Rod Sullivan, Supervisor, Johnson County, Iowa

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August 15, 2019

Sullivan’s Salvos     8/20/19

In this edition:

*Happy Birthday BJ!
*Medicare For All
*Did You Know?

*Happy Birthday BJ!
My son BJ turns 23 on August 22. He has already had several adventures, and there are no doubt more to come. BJ is a full time student at Kirkwood right now. 

BJ is funny compassionate, kind, and all around wonderful! I am very proud of him! Happy Birthday, BJ! I love you!

*Medicare For All
         All the Democratic Presidential candidates are talking about Medicare For All (M4A). Some are in favor, and others are not. This is a topic I know quite a bit about, as I spent 7 years working with the Iowa Medicaid Program. So let’s talk a little bit about M4A.

First: Why are we talking about this at all? The answer is simple – our current system of healthcare is badly broken! Our healthcare outcomes are bad – The United States ranks last overall among 11 industrialized countries on measures of health system quality, efficiency, access to care, equity, and healthy lives, according to a recent Commonwealth Fund report.

         But not only are our outcomes bad, we are spending the most money! According to data from the OECD, the US spent $10,209 on healthcare per person in 2017. That's more than any other country in OECD's 36-country consortium, and over $2,000 more than Switzerland, the second-highest spending country.

So we spend the most money, yet get some of the worst results. And everyday Americans know this. Too many people lack coverage. If you can get coverage, it is too expensive, and comes with many out of pocket costs. And even if you have coverage, it is often limited. Finally, every coverage comes with a byzantine set of rules, procedures, and red tape. It is the number one cause of bankruptcy in the US. It leads to increases in stress, divorce, depression, addiction, and suicide. We are sick, and our broken healthcare system is making us sicker.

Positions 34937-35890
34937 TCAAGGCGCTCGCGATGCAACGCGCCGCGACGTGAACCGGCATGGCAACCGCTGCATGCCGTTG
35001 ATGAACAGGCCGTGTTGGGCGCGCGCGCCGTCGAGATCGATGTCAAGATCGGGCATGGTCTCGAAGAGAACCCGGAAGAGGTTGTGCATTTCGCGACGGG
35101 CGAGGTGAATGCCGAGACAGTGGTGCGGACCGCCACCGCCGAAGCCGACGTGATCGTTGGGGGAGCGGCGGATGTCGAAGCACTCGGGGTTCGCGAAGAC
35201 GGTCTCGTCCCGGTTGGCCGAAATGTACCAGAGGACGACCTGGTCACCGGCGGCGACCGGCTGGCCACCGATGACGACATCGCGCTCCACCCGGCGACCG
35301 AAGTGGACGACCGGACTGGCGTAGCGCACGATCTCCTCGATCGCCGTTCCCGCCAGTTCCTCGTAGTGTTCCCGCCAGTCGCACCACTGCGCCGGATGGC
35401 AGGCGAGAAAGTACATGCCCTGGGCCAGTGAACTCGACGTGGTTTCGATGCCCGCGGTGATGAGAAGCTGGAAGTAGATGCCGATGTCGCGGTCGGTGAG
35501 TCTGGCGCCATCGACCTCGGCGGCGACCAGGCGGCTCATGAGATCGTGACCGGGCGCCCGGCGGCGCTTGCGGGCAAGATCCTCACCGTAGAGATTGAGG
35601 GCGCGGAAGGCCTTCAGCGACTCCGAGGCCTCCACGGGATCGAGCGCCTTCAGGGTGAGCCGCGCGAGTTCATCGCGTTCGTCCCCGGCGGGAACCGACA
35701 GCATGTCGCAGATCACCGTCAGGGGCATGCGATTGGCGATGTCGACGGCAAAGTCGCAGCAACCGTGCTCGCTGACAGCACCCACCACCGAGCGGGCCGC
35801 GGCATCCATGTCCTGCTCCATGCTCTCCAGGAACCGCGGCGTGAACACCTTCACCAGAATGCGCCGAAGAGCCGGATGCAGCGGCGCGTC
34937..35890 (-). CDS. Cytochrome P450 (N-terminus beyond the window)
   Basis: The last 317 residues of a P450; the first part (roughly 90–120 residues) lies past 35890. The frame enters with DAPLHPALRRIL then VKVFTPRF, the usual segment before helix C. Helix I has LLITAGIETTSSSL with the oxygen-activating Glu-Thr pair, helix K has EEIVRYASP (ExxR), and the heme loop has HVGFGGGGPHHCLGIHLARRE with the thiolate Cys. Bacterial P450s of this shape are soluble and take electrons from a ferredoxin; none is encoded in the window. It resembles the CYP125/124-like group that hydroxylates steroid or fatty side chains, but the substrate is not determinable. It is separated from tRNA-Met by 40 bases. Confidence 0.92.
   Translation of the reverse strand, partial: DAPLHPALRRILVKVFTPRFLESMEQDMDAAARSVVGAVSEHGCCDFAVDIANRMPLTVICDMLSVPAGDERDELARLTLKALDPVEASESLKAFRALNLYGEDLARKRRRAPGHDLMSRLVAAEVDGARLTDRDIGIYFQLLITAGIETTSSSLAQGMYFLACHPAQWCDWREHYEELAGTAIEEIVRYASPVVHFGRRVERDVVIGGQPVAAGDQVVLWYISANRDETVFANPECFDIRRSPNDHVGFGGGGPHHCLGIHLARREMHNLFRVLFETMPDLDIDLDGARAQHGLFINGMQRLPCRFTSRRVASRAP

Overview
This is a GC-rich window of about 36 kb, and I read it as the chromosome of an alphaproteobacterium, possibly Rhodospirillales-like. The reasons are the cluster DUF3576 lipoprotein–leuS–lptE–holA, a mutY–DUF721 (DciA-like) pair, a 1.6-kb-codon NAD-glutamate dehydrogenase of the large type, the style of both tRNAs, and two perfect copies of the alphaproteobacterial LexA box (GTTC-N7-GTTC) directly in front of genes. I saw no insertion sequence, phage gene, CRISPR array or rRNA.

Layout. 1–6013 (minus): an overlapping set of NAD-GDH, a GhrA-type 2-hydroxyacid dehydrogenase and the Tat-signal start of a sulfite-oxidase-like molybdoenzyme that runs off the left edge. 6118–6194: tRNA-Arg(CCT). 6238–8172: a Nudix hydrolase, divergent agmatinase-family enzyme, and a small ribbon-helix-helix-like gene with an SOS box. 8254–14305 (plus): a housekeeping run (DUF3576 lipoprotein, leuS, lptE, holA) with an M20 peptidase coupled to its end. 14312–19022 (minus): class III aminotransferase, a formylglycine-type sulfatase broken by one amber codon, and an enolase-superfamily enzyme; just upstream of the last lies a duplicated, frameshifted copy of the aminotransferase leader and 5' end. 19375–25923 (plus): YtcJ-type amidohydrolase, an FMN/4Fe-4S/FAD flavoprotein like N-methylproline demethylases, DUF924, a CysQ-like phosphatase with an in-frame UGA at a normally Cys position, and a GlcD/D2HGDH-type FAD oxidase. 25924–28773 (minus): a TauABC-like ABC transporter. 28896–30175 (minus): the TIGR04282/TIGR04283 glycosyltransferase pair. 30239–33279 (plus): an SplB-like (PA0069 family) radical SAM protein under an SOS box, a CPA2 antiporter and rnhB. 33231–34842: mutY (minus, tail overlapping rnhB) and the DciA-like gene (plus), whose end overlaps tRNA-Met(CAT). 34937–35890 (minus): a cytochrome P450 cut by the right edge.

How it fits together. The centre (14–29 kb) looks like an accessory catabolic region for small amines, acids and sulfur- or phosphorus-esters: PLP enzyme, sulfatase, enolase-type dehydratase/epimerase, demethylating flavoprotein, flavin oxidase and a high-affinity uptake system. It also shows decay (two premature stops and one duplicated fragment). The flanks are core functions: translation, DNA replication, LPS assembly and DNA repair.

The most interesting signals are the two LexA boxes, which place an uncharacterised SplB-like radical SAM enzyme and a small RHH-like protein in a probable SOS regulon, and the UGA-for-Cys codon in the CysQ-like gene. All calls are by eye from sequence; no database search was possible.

So most Democrats agree that our broken healthcare system is right near the top in terms of issues we need to address. And many of them are talking about doing so through some type of M4A.

Next, some background on Medicare. The most succinct description I could find came from Wikipedia: Medicare is a national health insurance program in the United States, begun in 1966 under the Social Security Administration (SSA) and now administered by the Centers for Medicare and Medicaid Services (CMS). It provides health insurance for Americans over 65. 

In 2018, Medicare provided health insurance for over 59.9 million individuals—more than 52 million people aged 65 and older and about 8 million younger people. Medicare is funded by a combination of a payroll tax, beneficiary premiums, co-pays and deductibles, and general U.S. Treasury revenue.

Any discussion of Medicare (or M4A) must also include a discussion of Medicaid. Again, tapping Wikipedia: Medicaid in the United States is a federal and state program that helps with medical costs for some people with limited income and resources. 

Medicaid is the largest source of funding for medical and health-related services for people with low income in the United States, providing free health insurance to 74 million low-income and disabled people (23% of Americans) as of 2017. It is a means-tested program that is jointly funded by the state and federal governments and managed by the states, with each state currently having broad leeway to determine who is eligible for its implementation of the program.

About 35% of all Americans are on either Medicaid or Medicare. Throw in Veteran’s coverage, and 40% of all Americans have public health care coverage. That does NOT include Federal employees, such as postal workers, and their families, who are also on government-provided healthcare. That is another 10 million people.